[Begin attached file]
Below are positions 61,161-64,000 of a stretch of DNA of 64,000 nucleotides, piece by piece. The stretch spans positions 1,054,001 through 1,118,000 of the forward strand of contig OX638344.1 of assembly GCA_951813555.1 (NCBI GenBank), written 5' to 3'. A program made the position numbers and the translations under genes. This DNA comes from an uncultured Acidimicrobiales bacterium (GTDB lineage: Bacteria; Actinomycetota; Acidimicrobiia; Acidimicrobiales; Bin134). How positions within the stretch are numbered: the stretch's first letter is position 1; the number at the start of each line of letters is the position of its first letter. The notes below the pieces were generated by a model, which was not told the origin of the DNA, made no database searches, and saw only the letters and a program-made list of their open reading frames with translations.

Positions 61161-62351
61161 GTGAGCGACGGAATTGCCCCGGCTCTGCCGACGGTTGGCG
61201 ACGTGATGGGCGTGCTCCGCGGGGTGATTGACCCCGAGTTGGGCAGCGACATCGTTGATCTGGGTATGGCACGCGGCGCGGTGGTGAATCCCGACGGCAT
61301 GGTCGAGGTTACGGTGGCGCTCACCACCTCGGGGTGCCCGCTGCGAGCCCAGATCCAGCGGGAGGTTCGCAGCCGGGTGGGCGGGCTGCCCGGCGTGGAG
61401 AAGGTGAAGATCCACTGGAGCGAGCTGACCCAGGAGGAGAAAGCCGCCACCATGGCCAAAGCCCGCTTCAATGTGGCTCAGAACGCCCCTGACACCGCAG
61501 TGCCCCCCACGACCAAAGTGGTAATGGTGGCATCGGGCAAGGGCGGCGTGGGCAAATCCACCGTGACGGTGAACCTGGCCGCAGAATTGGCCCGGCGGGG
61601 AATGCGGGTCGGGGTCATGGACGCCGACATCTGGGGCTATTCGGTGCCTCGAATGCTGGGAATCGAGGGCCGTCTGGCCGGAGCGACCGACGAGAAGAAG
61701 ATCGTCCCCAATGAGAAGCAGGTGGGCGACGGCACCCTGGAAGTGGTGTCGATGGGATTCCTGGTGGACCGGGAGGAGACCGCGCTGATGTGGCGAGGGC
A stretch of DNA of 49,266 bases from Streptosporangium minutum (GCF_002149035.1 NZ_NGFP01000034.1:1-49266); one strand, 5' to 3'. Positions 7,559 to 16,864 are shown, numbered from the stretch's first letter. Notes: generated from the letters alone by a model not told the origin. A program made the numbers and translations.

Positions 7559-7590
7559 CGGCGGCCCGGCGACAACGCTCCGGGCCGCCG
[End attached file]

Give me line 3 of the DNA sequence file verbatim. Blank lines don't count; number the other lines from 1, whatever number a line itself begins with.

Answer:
61161 GTGAGCGACGGAATTGCCCCGGCTCTGCCGACGGTTGGCG